January 27, 2014
A Comparison of Alternative Techniques for Deriving Extreme Rainfall Statistics in the Context of Climate Change
In Ontario, rainfall intensity-duration-frequency (IDF) statistics are used extensively in water management. Given the anticipated impacts of climate change on extreme rainfall, there is a great deal of interest by municipalities, conservation authorities, provincial agencies, infrastructure proponents, and risk managers in developing rainfall IDF statistics that reflect anticipated future climate conditions, so that these can be reflected in design and analysis.
There are however, a number of challenges involved in the derivation of future IDF statistics. For example, there are a number of methods for applying climate model output to derive future extreme rainfall statistics. Within the existing literature on this topic, different studies have used varying combinations of global climate models, downscaling techniques, spatial and temporal scales, emission scenarios and curve-fitting methods. The result of all this work has been divergent or inconsistent results among future IDF datasets even for the same study area, making it difficult for practitioners to use this information in the design of infrastructure and management programs in the context of climate change. This raises the question as to how the level of uncertainty associated with future IDF curves influences their use in infrastructure design and risk management in the context of climate change adaptation.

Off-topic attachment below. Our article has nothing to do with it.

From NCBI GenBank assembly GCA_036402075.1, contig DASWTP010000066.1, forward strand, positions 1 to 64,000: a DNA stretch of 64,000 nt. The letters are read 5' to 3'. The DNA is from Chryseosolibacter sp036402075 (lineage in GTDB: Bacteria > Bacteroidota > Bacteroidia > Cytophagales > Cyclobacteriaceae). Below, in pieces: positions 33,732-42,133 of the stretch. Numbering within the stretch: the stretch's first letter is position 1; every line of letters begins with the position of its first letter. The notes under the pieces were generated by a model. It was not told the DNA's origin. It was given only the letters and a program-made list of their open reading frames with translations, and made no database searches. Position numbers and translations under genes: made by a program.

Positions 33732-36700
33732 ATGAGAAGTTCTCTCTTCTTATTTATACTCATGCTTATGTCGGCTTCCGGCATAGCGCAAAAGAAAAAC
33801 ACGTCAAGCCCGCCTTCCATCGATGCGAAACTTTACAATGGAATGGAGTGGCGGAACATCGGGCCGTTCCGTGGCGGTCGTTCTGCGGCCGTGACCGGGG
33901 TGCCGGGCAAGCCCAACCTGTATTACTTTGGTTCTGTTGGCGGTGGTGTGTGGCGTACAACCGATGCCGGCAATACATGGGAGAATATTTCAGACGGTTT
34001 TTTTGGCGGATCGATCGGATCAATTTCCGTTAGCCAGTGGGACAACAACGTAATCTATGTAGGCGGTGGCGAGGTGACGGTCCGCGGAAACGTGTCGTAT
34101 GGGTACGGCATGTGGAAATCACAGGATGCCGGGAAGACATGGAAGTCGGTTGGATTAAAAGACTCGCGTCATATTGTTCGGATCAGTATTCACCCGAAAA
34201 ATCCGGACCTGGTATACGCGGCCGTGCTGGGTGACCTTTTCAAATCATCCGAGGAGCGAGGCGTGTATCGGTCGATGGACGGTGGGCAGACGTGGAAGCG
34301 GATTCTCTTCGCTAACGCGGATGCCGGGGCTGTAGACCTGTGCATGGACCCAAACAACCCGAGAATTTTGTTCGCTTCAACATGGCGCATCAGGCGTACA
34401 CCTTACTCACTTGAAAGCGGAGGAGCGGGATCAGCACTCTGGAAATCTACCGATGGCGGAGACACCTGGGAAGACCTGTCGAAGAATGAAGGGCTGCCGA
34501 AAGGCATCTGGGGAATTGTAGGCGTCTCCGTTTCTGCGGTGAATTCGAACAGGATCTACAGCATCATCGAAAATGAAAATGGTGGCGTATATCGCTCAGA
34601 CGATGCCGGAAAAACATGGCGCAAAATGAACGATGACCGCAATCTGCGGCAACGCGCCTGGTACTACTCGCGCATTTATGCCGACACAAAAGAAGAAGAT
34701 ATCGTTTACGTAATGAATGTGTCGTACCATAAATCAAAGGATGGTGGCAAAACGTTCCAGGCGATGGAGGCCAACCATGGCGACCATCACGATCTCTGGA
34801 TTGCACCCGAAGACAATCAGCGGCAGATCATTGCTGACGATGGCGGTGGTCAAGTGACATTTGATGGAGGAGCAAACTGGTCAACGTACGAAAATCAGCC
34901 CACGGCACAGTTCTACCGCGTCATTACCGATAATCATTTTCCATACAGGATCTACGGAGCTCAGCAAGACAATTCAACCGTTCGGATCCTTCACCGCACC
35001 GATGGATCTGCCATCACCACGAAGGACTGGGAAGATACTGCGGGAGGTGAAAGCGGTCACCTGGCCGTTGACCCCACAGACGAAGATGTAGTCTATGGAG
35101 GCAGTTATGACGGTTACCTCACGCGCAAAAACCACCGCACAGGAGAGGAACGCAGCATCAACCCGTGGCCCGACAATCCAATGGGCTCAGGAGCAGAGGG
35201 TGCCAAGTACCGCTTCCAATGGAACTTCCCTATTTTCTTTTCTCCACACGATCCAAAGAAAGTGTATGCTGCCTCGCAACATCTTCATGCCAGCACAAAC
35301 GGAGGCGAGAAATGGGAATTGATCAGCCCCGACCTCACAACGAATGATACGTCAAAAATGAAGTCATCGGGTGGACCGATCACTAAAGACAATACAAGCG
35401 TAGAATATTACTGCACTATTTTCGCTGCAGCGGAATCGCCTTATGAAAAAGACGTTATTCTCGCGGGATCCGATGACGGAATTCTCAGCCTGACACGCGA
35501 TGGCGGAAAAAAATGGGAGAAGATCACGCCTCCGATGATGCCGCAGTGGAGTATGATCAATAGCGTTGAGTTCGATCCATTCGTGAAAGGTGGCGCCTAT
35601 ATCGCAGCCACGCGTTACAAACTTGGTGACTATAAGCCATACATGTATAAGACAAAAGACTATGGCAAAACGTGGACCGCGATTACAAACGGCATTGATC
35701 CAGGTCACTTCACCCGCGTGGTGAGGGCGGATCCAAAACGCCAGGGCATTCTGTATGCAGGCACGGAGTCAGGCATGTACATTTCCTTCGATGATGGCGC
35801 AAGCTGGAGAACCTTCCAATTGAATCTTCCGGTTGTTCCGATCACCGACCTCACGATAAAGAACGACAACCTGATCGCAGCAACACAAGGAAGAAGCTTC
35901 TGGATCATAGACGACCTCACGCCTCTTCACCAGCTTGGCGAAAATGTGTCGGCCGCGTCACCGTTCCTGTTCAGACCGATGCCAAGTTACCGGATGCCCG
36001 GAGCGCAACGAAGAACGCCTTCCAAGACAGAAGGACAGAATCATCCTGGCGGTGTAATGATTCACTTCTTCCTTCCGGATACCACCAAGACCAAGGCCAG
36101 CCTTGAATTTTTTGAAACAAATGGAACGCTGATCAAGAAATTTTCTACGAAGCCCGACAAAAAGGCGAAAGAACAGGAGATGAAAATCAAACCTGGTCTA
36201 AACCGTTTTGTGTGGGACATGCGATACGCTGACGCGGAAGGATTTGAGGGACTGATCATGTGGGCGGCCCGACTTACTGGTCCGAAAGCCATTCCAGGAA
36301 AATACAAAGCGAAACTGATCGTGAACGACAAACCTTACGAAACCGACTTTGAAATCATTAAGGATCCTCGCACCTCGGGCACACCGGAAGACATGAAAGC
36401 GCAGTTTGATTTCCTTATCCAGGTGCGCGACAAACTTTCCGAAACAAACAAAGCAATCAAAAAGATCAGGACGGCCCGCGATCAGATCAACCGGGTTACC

The overall goal of this study is to develop information on the level of uncertainty associated with future IDF curves so practitioners can determine how data should, or should not, be used in design and management applications under a changing climate. More specifically, this study compares how the selection of different global climate models and downscaling techniques influences future IDF statistics in two study areas in Ontario: The Greater Toronto Area (GTA) and Essex Region.